How do you explain to your six-year-old daughter, who stays with you two weekends a month, that you killed a dog? That while you were returning from market in the van—you driving, she sleeping—a dog ran into the road, and you hit it.
The driver has just turned thirty and thought the number would protect him from such uncertainty, from social awkwardness of all kinds, but now he squats in the gravel shoulder of a country road, holding a bleeding dog’s head.
The thud of the impact woke his daughter from her late afternoon slumber. Her mouth formed the word, “What?” as he pulled over.
“Stay in your seat,” he told her. “I’ll investigate.” He still felt thirty years old.
But now, left with the certainty that the dog’s breath is not warming his hand—the dog no longer has breath—he feels his maturity running low. Paralyzed as he is by the question, he may as well be the same age as his daughter.
At home with her mother, his daughter has three cats and a dog. When the man visits his friends, and his daughter goes along by default, she sits rapt for hours stroking their pets. He is grateful for a chance to talk to adults. Though sometimes the long days with chickens and crops for company leave his mouth empty of words and he decides to cut out early. The last time this happened, his daughter refused to leave. She forced him to stay another half hour so she could pet a Siamese who hissed every five minutes. His daughter was not deterred by the hissing, just lifted her hand until the animal resettled herself, then resumed petting. She went home without a scratch on her.
Now the man looks at the dog more closely. No collar. Nondescript breed and color. Not a dog he has seen before, though he has driven by this field of new rye before. Earlier, in summer, corn was grown and the dried husks, turned back into the soil, glow in the setting sun. The man doesn’t know the grower, but he admires his methods.
The man looks across the field for a house or clue where the dog lives, but sees nothing beyond the field of rye. Narrowing his vision back to the road, he checks the dog one last time. Nothing. Just mangled fur and blood, thanks to him, to his slow reflexes and bad brakes.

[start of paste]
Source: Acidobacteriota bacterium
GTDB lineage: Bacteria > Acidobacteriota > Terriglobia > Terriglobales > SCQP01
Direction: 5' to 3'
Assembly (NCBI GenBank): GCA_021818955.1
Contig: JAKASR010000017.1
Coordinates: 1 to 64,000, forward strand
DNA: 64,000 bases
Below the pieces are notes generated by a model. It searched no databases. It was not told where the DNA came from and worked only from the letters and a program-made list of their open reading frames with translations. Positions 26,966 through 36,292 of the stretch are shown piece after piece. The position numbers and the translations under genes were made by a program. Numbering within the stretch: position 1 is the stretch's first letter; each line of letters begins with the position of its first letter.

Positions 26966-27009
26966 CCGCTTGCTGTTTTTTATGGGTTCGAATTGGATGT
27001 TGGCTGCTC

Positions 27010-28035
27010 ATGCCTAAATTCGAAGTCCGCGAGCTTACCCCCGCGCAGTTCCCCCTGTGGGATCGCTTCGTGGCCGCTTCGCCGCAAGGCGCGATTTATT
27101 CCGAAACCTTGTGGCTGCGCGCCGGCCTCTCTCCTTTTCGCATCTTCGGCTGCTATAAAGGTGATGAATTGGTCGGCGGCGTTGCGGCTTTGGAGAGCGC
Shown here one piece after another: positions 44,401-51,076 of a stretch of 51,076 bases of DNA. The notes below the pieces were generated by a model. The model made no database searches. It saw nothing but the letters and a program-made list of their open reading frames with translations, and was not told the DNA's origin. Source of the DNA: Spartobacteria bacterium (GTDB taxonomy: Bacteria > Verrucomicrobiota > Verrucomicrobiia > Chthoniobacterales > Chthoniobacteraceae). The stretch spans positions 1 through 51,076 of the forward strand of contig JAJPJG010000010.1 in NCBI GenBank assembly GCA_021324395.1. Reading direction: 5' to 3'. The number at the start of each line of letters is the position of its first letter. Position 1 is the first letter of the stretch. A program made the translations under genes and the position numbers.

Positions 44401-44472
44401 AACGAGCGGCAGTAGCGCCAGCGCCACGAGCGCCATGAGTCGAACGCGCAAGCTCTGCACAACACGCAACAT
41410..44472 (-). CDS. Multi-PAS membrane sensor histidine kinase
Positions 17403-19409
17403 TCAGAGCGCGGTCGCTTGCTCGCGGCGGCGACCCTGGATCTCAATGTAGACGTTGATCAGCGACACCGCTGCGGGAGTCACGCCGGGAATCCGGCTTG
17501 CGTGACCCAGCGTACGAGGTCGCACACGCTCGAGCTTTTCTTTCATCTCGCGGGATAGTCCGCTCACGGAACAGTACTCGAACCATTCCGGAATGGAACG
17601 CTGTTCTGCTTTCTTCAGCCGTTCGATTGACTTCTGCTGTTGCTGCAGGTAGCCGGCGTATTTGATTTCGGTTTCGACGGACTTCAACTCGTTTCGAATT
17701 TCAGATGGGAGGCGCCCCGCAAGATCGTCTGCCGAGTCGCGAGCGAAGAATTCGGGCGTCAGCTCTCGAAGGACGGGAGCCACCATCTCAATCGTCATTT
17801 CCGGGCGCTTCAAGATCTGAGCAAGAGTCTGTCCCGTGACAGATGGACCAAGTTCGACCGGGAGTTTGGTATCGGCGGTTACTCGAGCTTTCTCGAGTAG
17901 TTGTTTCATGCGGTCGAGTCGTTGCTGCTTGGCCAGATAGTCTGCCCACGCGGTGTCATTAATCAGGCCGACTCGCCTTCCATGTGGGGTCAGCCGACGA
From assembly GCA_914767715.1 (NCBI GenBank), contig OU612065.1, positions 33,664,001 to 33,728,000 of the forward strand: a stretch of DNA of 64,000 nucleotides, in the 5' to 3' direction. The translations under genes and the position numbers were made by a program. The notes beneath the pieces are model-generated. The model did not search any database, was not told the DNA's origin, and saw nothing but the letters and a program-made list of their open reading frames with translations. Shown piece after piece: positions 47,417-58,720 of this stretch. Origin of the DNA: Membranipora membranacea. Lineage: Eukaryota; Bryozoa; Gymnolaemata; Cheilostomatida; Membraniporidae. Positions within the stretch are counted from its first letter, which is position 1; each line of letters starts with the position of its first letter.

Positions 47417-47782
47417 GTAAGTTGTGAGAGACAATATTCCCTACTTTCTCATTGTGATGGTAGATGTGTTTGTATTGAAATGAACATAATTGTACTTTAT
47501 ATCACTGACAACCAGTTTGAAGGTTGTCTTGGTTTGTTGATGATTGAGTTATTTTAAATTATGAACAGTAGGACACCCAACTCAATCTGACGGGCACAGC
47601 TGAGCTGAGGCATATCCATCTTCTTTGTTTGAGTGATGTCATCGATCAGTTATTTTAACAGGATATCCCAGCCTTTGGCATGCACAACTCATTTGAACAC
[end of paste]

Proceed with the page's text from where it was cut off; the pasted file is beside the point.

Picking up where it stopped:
The man lifts the dog, one arm under each set of paws, and moves the cooling body to the side of the road. Maybe his people will find him there, settled amongst the green shoots of rye. The shoots stand only six inches high, but the sun is so low that they cast a long shadow, fingers of new growth reaching across the dog’s body.
The dog’s shadow looms monstrous, covering the gravel shoulder and stretches all the way back to the spot of road stained with his blood.
He glances back at the van and sees his daughter’s face pressed against her window. She has stayed in her seat, but watched every move. She knows.
He walks back to the van to write a note. He is prepared with a ream of brown wrapping paper he keeps in the cab for making impromptu signs at market. Before he can reach for the green marker he carries, his daughter says, “Dad?” She sees the blood staining his jacket and her brown eyes stretch wide, her neck freezes in a twisting posture that makes her look like a wild animal.
“What happened to the dog?”
“Be right back,” the man says. He wishes then that he is forty years old, instead of only thirty. Perhaps another decade would give him the words he needs for his daughter. He wishes too for another adult—his parents, his daughter’s mother—they would know the right thing to do. The right thing is not returning to the dog right now, he knows that much, but he needs more time.
He lets the question play and replay as he scrawls on the page.
He writes, “I’m sorry I hit your dog. He ran right into the road, and I couldn’t stop in time. He died after impact, and I moved him to the field. Beautiful rye!”
He signs his name, proceeded by the word “love.” Then he adds the name of his farm, just five miles down the road, in case anyone wants to see him about the accident. He tucks the paper around the paws that aren’t bleeding and lets the dog’s dead weight hold it.
Then he turns back to the van where his daughter sits staring, her neck still frozen in that crazy twist. He motions to her to roll down the window. She hesitates, then cranks it down.